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The Oxford Companion to Food Hardcover – 14 Oct 1999


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Product details

  • Hardcover: 908 pages
  • Publisher: OUP Oxford; First Edition edition (14 Oct. 1999)
  • Language: English
  • ISBN-10: 0192115790
  • ISBN-13: 978-0192115799
  • Product Dimensions: 27.7 x 5.1 x 23.1 cm
  • Average Customer Review: 4.8 out of 5 stars  See all reviews (21 customer reviews)
  • Amazon Bestsellers Rank: 178,736 in Books (See Top 100 in Books)
  • See Complete Table of Contents

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Product Description

Amazon Review

Alan Davidson's Oxford Companion to Food has been over 20 years in the assembling, but here it is; and it is superlatively worth the wait. In fact, superlatives fall silent. A huge and authoritative dictionary of 2,650 entries on just about every conceivable foodstuff, seasoning, cuisine, cooking method, historical survey, significant personage and explication of myth, it is supplemented by some 40 longer articles on key items. Davidson himself (no relation) contributes approximately 80% of the 2,650 entries, thereby guaranteeing high levels of erudition, readability and deadpan feline wit. Since this is a monument intended to last, nothing so frivolous as a recipe is included. A decision taken early in the development of the project to abjure issues whose significance is largely topical has also ensured an agreeable high-mindedness--nothing on those crucial but essentially dreary topics BSE and GM foods, for example.

If a fault could be found, it would only be that it's often difficult to read to the end of an entry, as the abundant cross-referencing all too easily sends one off to another entry, thence bouncing off to another, and all too soon the original is forgotten. A random alphabet of seductions might include: Aardvark, Botulism, Cup Cake, David (Elizabeth), Enzymes, Fat-Tailed Sheep, Gender/Sex and Food, Hallucinogenic Mushrooms, Ice Cream Sundae, Jewish Dietary Laws, Kangaroos, Lobscouse, Microwave Cooking, Norway, Offal, Puffin, Queen of Puddings, Roti, Scurvy, Termite Heap Mushroom (or Taillevant), Umeboshi, Vegetarianism, Washing up (a very elegant little article), sadly no X, Yin-yang and Zabaglione. As this might show, Alan Davidson's aim, borrowed from Dumas' great Grand Dictionnaire de Cuisine, that his work would appeal not only to persons of "serious character" but also those "of a much lighter disposition", is utterly fulfilled. --Robin Davidson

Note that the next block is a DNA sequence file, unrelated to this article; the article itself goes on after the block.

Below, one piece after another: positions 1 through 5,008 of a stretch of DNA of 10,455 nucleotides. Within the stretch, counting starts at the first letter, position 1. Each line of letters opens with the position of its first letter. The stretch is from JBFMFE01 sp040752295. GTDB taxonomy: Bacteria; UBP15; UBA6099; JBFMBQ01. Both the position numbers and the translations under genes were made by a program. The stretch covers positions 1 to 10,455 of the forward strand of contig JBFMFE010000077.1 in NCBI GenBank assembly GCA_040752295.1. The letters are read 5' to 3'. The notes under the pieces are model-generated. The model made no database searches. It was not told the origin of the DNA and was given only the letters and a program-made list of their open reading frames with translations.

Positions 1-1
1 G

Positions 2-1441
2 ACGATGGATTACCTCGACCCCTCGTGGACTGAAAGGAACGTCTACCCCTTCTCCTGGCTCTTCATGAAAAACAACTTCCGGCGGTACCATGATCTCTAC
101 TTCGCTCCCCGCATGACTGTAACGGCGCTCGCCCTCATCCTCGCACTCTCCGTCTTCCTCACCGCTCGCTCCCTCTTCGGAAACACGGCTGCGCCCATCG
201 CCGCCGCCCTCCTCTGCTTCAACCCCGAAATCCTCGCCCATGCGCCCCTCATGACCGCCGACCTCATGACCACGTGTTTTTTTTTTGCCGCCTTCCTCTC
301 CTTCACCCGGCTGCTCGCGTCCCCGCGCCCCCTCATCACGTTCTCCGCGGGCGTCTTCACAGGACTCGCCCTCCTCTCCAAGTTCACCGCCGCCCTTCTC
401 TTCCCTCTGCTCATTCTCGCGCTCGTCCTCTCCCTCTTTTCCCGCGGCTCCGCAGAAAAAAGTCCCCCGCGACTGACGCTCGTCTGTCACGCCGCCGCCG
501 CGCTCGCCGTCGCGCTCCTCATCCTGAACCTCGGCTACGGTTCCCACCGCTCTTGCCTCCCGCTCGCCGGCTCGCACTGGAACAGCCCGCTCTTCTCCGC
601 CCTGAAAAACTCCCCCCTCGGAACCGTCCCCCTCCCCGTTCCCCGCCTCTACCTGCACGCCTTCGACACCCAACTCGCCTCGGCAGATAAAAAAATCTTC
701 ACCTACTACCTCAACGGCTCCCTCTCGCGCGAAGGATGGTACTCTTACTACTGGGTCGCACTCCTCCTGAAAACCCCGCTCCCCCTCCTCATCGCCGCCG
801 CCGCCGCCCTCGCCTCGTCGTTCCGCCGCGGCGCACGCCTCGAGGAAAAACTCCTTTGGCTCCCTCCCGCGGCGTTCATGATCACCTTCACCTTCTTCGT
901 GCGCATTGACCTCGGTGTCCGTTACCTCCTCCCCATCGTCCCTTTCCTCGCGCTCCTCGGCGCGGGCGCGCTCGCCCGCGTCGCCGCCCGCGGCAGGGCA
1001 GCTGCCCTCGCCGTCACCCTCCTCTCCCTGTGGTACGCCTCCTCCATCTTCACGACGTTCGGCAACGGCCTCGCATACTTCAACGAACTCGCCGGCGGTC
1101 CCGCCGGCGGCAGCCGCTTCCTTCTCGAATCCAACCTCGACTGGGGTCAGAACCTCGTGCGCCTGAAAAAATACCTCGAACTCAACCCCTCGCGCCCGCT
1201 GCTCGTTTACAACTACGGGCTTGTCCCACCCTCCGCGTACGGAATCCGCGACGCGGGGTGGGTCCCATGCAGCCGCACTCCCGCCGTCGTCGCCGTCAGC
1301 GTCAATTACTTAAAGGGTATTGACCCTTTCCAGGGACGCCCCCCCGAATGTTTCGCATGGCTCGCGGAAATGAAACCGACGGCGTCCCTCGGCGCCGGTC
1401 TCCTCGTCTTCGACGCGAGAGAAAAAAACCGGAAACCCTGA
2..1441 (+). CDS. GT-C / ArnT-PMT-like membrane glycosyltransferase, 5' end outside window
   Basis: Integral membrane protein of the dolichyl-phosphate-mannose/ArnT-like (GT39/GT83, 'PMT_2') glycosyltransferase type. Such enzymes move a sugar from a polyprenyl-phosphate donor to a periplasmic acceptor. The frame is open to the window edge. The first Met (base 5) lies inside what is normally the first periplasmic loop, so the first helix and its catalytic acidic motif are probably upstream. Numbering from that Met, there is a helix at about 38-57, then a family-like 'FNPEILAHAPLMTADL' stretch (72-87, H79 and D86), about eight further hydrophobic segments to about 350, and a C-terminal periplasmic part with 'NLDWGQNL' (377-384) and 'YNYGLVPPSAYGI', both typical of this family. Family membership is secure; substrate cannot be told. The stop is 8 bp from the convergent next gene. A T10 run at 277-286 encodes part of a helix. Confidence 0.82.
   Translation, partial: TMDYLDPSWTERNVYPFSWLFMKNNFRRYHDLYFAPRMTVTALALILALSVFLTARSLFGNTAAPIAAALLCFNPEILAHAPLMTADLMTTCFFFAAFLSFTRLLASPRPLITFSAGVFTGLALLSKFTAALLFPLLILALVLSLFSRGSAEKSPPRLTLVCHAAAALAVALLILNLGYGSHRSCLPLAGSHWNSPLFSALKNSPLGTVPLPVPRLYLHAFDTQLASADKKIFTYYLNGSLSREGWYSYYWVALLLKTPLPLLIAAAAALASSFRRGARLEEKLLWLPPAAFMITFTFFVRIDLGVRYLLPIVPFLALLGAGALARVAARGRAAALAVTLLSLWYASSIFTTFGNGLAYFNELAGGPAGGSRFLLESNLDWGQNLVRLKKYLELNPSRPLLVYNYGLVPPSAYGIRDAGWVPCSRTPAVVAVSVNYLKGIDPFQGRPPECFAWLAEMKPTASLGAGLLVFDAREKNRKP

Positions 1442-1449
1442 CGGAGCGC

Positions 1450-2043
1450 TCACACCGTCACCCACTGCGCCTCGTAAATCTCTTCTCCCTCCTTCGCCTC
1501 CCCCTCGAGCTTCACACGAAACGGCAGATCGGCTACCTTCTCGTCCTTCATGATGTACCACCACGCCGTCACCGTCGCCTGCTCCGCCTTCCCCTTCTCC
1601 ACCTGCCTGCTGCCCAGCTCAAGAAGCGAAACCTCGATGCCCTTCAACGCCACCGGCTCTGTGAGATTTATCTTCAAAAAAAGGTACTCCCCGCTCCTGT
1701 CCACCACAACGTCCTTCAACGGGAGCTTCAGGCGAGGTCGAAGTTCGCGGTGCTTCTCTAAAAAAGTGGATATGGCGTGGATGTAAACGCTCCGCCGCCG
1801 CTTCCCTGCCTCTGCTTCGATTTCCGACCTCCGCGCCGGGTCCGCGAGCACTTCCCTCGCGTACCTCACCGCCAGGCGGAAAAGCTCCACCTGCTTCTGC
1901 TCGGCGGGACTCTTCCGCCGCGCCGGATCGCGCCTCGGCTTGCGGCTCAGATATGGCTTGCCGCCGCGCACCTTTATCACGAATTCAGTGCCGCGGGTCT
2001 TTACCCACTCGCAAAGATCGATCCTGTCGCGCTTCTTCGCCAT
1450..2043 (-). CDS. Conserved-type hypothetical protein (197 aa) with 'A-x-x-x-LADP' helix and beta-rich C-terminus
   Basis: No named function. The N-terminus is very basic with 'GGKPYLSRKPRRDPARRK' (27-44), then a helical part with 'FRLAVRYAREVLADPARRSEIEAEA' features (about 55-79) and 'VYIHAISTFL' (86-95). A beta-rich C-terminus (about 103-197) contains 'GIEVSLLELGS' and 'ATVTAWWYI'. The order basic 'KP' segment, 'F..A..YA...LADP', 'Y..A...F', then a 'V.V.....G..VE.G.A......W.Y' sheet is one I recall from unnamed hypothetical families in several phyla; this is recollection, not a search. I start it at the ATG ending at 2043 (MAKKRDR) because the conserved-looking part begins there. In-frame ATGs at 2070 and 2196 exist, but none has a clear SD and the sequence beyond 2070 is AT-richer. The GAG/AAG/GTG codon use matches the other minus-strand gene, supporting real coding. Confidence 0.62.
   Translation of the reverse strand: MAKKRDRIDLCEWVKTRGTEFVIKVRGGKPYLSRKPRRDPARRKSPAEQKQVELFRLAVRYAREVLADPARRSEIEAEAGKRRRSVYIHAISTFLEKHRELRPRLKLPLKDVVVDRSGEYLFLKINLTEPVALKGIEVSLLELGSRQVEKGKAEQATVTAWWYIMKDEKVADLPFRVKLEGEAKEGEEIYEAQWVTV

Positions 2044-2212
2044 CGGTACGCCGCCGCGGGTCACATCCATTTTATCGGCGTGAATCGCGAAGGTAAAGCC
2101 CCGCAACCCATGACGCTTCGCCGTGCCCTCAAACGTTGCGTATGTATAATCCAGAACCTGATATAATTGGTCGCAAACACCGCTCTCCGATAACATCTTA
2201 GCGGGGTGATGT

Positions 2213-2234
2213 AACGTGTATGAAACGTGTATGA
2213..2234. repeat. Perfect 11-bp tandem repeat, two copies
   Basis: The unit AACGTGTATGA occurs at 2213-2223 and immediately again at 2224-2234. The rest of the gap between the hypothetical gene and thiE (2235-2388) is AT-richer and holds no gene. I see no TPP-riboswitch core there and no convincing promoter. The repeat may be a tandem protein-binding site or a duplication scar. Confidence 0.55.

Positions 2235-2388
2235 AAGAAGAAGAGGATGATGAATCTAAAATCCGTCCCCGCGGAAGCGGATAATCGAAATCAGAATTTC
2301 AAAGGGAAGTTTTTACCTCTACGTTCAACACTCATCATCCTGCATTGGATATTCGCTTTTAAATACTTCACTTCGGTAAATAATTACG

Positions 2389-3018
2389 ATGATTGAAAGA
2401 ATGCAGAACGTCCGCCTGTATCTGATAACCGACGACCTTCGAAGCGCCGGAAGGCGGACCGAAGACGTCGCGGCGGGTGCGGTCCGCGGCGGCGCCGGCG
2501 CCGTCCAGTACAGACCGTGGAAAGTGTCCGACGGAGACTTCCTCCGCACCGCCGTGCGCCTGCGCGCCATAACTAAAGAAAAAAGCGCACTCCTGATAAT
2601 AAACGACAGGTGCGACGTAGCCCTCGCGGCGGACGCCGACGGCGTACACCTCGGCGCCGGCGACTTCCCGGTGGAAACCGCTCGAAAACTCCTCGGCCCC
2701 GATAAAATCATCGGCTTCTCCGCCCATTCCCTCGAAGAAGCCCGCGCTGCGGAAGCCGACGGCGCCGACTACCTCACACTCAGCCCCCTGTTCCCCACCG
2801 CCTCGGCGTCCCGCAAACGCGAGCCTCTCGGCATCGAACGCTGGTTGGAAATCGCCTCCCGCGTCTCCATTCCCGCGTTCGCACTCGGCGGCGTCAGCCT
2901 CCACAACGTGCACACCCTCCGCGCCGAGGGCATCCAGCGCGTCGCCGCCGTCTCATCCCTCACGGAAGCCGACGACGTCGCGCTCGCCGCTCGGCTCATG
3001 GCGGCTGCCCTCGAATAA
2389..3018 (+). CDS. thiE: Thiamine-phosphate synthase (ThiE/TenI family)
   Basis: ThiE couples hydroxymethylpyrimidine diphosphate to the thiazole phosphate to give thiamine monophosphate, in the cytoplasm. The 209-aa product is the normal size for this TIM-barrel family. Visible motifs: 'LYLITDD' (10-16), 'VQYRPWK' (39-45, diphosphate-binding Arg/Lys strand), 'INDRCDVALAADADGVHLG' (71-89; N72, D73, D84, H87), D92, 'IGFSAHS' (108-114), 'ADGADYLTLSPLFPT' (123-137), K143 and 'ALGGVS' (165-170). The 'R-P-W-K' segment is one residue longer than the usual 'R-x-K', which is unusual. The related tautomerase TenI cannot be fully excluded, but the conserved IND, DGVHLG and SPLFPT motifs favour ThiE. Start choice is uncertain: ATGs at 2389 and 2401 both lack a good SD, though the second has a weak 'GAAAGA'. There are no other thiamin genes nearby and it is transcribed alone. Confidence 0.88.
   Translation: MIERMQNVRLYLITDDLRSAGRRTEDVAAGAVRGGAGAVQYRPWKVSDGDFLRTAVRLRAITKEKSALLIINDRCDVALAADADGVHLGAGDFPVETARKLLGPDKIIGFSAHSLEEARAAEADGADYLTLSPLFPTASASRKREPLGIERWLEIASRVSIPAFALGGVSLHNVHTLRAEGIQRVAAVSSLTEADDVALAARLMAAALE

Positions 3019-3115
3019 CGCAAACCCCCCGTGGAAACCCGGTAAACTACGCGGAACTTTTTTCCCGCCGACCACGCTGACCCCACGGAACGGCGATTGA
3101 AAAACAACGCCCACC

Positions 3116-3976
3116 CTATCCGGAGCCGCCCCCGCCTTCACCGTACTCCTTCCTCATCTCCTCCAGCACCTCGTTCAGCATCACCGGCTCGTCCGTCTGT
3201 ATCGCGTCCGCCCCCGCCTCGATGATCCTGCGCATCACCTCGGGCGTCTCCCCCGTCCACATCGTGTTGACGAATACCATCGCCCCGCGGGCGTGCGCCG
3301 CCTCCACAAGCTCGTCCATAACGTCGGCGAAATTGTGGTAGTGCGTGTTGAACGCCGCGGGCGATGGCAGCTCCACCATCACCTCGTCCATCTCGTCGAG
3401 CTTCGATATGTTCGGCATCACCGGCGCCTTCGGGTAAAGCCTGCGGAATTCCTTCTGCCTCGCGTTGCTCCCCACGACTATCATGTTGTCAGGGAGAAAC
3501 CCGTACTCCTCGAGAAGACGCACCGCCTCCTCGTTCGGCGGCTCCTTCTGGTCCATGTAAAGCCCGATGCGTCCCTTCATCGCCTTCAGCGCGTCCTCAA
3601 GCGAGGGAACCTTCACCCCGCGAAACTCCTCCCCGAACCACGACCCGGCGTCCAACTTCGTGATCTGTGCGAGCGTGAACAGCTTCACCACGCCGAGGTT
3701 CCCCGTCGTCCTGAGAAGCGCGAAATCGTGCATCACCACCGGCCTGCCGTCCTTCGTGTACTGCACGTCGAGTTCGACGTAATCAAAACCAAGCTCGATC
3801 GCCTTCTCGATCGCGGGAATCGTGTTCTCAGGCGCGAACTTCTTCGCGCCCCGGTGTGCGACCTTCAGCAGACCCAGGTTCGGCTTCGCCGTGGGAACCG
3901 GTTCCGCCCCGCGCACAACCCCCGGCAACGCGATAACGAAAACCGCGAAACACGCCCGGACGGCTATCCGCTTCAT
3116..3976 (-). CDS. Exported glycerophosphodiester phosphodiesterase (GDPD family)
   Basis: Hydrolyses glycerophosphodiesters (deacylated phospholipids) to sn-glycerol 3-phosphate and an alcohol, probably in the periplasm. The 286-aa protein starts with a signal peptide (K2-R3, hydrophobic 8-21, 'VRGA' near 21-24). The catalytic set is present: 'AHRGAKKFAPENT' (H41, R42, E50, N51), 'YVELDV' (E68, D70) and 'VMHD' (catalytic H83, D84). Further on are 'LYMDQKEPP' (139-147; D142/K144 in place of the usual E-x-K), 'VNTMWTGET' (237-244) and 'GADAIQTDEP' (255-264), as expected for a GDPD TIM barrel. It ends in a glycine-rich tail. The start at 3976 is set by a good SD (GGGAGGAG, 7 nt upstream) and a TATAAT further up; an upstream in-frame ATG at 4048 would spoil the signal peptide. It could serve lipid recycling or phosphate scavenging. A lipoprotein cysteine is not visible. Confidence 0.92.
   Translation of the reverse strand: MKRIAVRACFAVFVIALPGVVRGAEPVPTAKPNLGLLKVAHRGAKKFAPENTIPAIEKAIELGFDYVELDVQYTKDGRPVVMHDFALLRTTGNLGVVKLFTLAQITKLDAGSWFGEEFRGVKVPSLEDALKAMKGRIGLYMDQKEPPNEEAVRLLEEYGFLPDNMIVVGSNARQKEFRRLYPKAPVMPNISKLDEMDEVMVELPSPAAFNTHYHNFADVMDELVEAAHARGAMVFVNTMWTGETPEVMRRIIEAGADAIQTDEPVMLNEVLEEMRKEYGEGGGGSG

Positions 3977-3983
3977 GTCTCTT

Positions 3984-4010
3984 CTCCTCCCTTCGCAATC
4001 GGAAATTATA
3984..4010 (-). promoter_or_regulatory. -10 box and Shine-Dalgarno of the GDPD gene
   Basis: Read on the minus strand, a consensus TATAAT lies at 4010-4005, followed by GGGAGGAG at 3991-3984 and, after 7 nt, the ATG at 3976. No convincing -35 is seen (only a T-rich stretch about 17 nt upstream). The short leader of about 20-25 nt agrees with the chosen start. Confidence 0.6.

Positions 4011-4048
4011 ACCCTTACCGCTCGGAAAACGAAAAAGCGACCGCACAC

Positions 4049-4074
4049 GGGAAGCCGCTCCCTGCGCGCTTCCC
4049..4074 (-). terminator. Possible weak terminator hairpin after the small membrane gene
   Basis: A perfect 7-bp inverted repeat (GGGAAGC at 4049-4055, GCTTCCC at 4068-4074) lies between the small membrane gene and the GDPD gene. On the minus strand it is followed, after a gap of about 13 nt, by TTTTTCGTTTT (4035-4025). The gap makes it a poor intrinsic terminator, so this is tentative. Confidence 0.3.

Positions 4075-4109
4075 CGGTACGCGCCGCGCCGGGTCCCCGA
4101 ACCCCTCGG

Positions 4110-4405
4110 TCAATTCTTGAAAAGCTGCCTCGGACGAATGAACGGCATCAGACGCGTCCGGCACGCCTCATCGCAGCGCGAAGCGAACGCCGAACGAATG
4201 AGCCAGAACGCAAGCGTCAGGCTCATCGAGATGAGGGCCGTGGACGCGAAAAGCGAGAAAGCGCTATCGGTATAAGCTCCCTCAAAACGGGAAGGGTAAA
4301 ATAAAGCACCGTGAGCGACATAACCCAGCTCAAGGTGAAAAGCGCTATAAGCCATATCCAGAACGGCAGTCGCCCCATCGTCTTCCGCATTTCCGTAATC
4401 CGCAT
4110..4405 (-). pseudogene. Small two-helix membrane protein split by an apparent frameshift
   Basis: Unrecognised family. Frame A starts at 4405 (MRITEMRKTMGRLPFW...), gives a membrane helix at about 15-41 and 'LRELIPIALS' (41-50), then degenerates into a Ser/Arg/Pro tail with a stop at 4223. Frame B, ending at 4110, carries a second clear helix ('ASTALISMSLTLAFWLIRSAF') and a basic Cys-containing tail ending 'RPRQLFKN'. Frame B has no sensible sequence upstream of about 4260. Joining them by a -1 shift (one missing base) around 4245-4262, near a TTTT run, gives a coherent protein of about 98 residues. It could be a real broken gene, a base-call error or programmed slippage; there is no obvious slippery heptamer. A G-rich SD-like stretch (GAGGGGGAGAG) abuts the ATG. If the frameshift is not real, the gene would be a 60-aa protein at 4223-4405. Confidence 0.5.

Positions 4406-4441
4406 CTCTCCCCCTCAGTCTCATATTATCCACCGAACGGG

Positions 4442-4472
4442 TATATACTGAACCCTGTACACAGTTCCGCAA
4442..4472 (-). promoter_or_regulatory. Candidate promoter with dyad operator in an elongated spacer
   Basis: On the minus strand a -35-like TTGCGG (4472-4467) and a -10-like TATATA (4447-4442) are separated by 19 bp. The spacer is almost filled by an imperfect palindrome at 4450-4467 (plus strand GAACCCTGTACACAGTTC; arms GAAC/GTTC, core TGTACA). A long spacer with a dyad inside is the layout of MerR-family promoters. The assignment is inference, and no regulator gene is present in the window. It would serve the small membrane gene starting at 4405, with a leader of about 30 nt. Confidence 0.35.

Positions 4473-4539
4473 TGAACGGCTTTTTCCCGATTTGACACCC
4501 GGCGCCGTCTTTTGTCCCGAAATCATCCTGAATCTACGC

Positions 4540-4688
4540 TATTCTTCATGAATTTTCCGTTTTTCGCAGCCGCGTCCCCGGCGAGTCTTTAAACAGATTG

Review

"The 'O.C.F' is so entertainingly written that it's easy to forget it's a work of true scholarship. Published in 1999, it was received with great enthusiasm in and out of the food world and found its way onto thousands of bookshelves."--The New York Times Magazine"From the day it was published--no, from the day the bound proofs arrived--it became the one basic reference work of food scholarship, the volume to which we will all turn first whenever we have a question about food--historical, cultural, or botanical.... It is undoubtedly the most important encyclopedic volume about food published in our lifetimes."--Vogue"A food book for all time.... The canon of great food literature just got one fat volume greater.... A must-have for any serious food follower."--Gourmet"The publishing event of the year, if not the decade.... Alan Davidson, the legendarily learned (and eccentric) former British diplomat and international authority on seafood...and godfather to food scholars around the world, has written most of the 2,650 entries, in itself a stupendous feat.... Everyone seriously interested in food must own this book.... A great achievement."--Corby Kummer, The New York Times Book Review"It is hard to imagine a more congenial companion than Davidson.... This massive volume is nothing short of the grandest of SMORGASBORDS, a sumptuous BUFFET with more SAVORIES, ZAKUSKI and SWEETIES than your typical state dinner. Davidson spent 23 years working on this book, and one can see why: many of the 2,650 entries are worth a separate volume of their own, if not dozens.... A road map to food with a truly global reach... For serious food historians, this will no doubt become an irreplaceable companion. For those amateurs who are merely fascinated by food and who appreciate lucid and witty writing that seeks to deflate the pretensions of your average gastronome, it will provide hours of amusement."--Time Magazine"A masterly work with a variety of voices, from the straightforward, almost dry, to the quirky and the witty. It will anchor my other research materials, nudging aside 'Larousse Gastronomique' and Waverly Root's 'Food'.... It's hard not to be awed by 892 pages dense with extremely thorough and well-written entries, enhanced by cross-references and indexes and larded with anecdotes and strong opinions."--Florence Fabricant, The New York Times"Serendipity is a rewarding way to negotiate this colossal volume. Looking up 'chuck' will lead you to 'chuck wagon, ' to 'sourdough, ' and to 'sonofabitch stew, a cowboy dish of unusual character'.... Some day the field of food history...will achieve full academic status and respectability. This will be largely thanks to Mr. Davidson's labors and 'The Oxford Companion to Food.'" --Paul Levy, The Wall Street Journal"A culinary sine qua non.... This 892-page tour de force will enlighten you as to the history, cultivation, and flavor of every edible you've ever heard of and hundreds more you never even knew existed." --Men's Journal"Outstanding.... Davidson deserves the eternal gratitude of researchers everywhere.... Destined to become a classic." --Library Journal

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AARDVARK Orycteropus afer, an animal of southern Africa which is truly 'one of a kind': it has no relations, although it can be counted as a member of the category of ANTEATERS. Read the first page
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Front Cover | Copyright | Table of Contents | Excerpt | Index | Back Cover
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Customer Reviews

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Most Helpful Customer Reviews

27 of 27 people found the following review helpful By S. How on 11 May 2000
Format: Hardcover